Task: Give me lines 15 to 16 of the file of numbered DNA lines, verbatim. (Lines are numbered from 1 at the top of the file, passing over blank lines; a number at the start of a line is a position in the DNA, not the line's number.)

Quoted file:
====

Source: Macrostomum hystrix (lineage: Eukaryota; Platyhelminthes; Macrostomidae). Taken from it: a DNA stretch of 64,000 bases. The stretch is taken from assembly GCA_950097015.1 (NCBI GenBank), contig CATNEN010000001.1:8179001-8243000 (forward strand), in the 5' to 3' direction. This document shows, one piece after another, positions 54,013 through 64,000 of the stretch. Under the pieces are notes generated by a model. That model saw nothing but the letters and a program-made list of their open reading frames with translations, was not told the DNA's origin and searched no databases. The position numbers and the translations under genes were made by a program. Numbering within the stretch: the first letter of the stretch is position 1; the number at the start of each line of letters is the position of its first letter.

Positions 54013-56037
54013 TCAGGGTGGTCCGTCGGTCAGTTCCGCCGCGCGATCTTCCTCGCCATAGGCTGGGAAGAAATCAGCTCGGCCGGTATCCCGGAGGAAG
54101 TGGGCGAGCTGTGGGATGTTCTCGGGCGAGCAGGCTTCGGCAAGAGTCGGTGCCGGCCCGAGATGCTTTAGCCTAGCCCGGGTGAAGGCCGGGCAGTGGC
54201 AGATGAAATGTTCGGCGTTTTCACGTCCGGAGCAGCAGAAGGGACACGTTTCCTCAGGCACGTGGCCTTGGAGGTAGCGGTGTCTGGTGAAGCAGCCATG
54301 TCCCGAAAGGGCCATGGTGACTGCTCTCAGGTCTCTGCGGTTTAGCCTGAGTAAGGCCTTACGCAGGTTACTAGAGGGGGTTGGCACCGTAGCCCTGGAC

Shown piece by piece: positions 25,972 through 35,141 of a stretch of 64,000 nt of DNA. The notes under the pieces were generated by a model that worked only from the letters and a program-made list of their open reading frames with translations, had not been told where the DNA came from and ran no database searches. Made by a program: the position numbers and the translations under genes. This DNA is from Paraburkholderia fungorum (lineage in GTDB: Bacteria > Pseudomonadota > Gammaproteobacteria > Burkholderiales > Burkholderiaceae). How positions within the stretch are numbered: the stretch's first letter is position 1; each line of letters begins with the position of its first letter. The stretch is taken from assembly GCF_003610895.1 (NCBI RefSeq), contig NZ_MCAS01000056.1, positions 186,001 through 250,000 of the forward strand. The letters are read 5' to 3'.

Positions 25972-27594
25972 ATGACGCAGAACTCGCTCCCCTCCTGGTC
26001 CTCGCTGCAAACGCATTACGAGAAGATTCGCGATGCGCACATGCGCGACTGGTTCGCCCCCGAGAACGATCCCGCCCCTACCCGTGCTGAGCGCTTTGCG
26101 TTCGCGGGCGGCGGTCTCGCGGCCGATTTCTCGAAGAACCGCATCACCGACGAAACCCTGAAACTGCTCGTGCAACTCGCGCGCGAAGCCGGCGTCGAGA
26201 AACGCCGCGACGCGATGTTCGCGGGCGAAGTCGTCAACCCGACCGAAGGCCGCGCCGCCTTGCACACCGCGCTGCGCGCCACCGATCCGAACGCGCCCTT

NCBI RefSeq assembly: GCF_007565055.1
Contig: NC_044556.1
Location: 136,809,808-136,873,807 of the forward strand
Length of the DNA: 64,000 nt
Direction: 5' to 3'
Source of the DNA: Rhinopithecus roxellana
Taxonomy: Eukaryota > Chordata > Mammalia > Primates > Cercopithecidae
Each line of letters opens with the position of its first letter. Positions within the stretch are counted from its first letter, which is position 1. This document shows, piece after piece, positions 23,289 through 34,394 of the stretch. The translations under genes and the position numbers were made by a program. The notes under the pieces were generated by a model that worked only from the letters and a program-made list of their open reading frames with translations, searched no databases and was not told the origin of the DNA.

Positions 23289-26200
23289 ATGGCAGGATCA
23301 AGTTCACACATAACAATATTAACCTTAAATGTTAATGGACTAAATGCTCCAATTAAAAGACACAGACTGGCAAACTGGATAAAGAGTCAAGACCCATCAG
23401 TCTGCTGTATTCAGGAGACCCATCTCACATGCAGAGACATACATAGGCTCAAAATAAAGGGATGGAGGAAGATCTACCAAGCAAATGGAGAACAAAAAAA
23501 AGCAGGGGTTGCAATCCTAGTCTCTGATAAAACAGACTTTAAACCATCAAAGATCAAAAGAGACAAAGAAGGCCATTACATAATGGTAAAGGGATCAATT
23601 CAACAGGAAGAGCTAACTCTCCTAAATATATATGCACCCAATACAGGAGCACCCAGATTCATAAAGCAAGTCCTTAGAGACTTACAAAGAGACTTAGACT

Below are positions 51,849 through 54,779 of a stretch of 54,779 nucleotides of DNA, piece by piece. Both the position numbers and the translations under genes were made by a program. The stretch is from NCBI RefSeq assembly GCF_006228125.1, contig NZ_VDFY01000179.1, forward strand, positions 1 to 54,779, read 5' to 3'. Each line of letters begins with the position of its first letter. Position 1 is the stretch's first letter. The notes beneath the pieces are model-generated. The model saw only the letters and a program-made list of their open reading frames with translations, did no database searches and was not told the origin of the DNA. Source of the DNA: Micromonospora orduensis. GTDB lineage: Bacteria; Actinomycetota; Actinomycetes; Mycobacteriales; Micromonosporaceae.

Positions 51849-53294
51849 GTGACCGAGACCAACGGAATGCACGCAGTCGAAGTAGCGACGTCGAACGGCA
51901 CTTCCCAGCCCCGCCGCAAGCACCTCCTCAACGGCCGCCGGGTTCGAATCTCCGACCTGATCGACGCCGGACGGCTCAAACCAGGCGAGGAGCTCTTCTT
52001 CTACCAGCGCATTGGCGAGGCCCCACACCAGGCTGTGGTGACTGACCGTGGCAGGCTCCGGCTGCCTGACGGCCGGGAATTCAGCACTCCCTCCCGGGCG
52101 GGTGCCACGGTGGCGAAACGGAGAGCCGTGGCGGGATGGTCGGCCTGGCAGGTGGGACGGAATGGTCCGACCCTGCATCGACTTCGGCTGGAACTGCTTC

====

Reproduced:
Location: 136,809,808-136,873,807 of the forward strand
Length of the DNA: 64,000 nt